1. Toilets in Israel have two levers. One for smaller duty flushes, and one for heavier duty flushes, I guess. And I thought America had too many options.
2. Israel has the fourth largest Air Force in the world, after the United States, Russia, and China. I see helicopters flying overhead all the time, including the one below, which I probably wasn’t supposed to photograph.
3. America sold Israel all their M16’s for $1/each. At least, supposedly. Maybe it’s not true, but I have seen the words, “Property of US Government” stamped on the side of M16 machine guns they carry.
4. Both the Pentium-4 microprocessor and the Centrino processor were entirely designed, developed and produced in Israel.
5. The concept of a “Tumbleweed Christmas Tree” was also designed, developed and produced here in Israel. By us volunteers at Nir-Oz, in fact. I bought the lights (which are too short), and the girls came up with the idea of wrapping it in toilet paper. They also made the ornaments.
6. There is no Dr. Pepper in Israel (what?!), only Coke cans with funny writing on them written backwards. This lack of Dr. Pepper is a travesty of epic proportions, and I believe a significant factor in causing duress, hardship, et al to the populace at large.
I have taken steps to combat this dearth of DP, this oppressive policy, by joining the Facebook group entitled, “Bring Dr. Pepper to Israel!” So far I’m the third member, though technically my membership is pending approval by the admin. I’m hopeful our collective voice will be the harbinger of future change in this crucial dilemma.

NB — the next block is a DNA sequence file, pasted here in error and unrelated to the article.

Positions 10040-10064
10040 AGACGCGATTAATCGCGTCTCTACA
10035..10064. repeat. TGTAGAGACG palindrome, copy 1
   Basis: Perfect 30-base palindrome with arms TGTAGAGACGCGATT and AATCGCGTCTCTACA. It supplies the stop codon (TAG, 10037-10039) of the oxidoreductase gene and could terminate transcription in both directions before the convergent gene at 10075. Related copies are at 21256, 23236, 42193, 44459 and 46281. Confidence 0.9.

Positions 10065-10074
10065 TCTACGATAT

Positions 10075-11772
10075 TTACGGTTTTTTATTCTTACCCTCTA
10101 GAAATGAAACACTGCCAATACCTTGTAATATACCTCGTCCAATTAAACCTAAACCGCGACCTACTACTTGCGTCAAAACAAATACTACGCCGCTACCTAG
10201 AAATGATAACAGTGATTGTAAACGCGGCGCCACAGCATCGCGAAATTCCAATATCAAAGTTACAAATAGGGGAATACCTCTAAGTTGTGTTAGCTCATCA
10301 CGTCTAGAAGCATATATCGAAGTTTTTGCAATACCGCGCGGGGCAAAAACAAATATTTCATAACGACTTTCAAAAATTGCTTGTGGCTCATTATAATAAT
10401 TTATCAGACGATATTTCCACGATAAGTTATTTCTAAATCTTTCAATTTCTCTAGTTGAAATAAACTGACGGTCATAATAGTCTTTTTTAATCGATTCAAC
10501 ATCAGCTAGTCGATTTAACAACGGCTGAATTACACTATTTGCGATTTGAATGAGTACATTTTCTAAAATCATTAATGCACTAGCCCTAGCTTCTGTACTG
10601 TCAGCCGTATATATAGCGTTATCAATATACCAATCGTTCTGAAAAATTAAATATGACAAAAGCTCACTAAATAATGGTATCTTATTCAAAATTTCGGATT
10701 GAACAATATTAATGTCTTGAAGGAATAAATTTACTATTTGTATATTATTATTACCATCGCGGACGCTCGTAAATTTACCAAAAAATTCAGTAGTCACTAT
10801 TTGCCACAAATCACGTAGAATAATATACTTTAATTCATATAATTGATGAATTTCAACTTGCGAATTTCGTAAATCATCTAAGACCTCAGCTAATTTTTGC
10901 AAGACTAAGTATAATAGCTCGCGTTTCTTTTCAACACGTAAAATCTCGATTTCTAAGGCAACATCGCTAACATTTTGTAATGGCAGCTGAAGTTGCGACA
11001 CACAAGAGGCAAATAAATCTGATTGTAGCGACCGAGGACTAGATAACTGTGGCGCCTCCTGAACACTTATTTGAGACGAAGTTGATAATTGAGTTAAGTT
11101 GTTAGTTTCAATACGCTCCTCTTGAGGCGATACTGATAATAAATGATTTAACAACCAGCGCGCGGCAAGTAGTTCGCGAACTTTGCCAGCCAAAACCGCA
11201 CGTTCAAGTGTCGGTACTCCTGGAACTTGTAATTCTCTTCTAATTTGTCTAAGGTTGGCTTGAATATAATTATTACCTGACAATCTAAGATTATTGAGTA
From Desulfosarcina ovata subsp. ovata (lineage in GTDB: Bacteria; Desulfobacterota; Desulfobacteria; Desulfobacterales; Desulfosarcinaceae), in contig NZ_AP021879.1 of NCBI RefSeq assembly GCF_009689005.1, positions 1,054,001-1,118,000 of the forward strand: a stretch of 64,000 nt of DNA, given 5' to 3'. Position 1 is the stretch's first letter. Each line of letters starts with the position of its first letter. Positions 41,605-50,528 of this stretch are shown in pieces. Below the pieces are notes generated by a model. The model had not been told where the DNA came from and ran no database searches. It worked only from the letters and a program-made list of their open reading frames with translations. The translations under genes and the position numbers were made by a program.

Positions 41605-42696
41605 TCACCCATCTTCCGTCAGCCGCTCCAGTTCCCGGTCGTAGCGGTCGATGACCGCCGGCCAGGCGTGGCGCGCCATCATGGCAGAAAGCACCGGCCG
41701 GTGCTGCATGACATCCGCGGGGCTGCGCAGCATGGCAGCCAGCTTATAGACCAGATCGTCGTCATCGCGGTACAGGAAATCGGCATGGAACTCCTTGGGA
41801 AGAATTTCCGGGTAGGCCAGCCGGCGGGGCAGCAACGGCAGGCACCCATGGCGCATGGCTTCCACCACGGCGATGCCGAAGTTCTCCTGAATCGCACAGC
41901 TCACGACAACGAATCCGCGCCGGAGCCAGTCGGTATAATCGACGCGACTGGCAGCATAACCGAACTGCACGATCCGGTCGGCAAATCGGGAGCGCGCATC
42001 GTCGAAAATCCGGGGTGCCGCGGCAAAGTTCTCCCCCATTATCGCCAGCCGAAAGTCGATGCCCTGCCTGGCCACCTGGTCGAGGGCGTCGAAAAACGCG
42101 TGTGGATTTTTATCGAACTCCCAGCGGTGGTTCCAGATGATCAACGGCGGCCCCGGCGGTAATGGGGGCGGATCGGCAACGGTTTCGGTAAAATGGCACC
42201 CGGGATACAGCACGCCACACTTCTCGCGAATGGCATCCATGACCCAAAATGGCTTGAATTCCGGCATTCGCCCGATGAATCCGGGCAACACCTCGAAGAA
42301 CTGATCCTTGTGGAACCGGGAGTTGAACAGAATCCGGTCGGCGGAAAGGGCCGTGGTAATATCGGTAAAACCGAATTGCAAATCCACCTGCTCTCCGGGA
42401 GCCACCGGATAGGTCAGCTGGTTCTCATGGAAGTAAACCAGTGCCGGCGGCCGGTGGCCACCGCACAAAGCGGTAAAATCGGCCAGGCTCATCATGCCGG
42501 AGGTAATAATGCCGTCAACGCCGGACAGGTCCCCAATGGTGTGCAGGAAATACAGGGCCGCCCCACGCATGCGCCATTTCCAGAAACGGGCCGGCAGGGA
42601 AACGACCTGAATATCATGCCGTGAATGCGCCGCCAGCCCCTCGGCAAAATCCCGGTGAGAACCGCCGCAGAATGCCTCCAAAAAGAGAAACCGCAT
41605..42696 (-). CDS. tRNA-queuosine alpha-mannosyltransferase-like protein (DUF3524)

7. In 2011, a total of 680 rockets, mortars and Grad missiles were fired from the Gaza Strip into Israel (says Wikipedia). I took the following “Sunset over Gaza” picture last Wednesday evening. There were artillery explosions going off while I snapped it. Unemployment is high in the strip, one of the chief occupations being digging tunnels. I hear even cars are smuggled underneath the wall.
8. Hummus is one of the chief foods of Israel. They pronounce it who-muss instead of humm-us, like is proper. Here is a lunch I had the other day:
What is hummus? Who knows. Some say ground chickpeas. Others say processed bird snot. Regardless, I think it tastes quite nice.
At a hostel I stayed at last week, I overheard two ladies asking the owner if he would please recommend a good restaurant.
“Sure, there’s a great one right down the street where you can buy pita and this great big bowl of hummu – “ at which point he was interrupted by gnashing of teeth and wailing, “Not huuuumus! you can get that anywhere, we want something different!”
Taken aback, he suggested they board a bus to somewhere more exotic.
Later, I overheard them asking the same man, “Is there anything to do around here?” (we were at the Ramon crater, one of the most striking geological features in Israel, great for hiking)
He said, “Well, you could hike in the cater.”
“No, we don’t want to hike. Is there anything else?”
With the patience of Job, he explained options ranging from stargazing to horseback riding to camel tours, etc – but he highly recommended we all at least go out to watch the sunset over the crater.
So we did. Below are two pictures I took: one of the crater, the other surreptitously snapped of the ladies.